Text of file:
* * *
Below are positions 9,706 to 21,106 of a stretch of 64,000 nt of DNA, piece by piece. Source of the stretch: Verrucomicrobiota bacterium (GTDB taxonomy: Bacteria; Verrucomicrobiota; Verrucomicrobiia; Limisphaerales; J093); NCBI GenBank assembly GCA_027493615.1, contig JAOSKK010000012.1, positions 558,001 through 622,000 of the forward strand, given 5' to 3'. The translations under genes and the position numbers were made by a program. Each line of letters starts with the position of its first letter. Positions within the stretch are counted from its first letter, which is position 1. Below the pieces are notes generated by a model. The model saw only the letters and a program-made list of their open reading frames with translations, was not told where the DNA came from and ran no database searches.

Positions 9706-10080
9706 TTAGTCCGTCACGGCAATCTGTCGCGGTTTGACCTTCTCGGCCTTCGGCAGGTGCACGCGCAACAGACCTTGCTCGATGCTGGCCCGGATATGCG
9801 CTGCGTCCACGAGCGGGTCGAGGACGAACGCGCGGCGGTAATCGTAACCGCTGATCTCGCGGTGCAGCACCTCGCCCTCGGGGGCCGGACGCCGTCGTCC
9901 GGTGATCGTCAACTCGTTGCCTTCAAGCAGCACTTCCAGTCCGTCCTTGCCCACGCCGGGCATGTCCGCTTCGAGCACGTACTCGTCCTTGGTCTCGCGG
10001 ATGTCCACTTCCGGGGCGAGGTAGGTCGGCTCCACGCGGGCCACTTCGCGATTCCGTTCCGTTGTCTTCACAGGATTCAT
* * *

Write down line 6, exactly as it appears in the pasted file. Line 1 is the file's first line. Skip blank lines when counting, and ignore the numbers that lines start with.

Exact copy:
10001 ATGTCCACTTCCGGGGCGAGGTAGGTCGGCTCCACGCGGGCCACTTCGCGATTCCGTTCCGTTGTCTTCACAGGATTCAT